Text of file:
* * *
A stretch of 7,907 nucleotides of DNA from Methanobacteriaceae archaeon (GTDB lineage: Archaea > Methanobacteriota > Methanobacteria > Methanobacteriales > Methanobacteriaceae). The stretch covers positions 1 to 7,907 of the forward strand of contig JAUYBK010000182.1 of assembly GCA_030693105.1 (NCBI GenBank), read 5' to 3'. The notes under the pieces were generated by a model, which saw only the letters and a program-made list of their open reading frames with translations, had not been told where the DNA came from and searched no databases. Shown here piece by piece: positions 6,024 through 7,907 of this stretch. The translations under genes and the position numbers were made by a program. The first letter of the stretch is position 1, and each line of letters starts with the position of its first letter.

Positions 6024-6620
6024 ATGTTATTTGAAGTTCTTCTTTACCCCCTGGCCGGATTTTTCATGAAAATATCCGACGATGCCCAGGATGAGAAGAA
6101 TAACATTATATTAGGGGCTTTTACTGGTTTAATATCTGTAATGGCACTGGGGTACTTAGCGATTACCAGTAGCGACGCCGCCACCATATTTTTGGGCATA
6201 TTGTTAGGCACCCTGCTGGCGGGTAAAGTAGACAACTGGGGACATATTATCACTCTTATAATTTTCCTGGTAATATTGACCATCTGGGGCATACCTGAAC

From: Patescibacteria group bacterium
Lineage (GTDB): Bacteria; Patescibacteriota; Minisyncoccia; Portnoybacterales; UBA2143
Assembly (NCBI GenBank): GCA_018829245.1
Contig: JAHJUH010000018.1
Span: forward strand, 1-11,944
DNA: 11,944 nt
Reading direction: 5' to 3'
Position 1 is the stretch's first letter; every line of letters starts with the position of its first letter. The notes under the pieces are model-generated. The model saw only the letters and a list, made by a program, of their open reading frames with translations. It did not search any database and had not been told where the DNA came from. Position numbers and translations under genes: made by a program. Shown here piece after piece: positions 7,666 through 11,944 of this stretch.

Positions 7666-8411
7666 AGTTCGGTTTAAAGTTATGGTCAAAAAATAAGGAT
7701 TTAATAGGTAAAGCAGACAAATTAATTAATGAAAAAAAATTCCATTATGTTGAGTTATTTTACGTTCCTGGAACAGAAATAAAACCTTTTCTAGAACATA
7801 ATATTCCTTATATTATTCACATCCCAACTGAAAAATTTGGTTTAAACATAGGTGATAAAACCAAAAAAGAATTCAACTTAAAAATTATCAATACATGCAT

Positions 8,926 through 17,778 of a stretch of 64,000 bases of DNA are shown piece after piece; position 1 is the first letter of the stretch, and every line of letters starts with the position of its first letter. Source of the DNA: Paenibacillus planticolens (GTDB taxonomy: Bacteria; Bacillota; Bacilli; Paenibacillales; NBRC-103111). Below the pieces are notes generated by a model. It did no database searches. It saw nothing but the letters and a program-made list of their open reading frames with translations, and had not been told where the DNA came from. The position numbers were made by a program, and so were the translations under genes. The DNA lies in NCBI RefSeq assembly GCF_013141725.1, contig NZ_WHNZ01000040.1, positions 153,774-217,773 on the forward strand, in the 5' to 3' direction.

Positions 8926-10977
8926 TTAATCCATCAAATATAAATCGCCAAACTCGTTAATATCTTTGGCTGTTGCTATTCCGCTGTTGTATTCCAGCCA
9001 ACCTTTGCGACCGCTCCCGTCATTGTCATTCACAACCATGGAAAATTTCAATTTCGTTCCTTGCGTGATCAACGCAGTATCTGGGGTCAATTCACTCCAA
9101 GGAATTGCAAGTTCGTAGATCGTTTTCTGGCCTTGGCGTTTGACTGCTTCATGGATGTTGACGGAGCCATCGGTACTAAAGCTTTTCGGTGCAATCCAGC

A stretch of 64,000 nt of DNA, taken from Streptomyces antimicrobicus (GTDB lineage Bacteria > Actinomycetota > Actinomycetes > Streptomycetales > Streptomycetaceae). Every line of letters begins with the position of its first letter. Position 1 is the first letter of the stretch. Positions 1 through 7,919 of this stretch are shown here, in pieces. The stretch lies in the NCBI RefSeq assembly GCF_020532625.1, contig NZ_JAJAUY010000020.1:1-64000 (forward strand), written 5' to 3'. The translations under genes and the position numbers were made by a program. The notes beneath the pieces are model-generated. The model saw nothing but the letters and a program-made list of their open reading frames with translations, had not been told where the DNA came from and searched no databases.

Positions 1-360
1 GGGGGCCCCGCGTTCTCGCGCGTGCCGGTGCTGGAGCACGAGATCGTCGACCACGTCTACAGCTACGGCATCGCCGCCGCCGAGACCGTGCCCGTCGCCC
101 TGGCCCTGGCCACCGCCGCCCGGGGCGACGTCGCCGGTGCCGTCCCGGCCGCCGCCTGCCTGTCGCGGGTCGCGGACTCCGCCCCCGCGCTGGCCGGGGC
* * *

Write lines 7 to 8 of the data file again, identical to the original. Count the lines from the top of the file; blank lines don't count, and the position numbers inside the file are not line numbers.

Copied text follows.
Lineage (GTDB): Bacteria; Patescibacteriota; Minisyncoccia; Portnoybacterales; UBA2143
Assembly (NCBI GenBank): GCA_018829245.1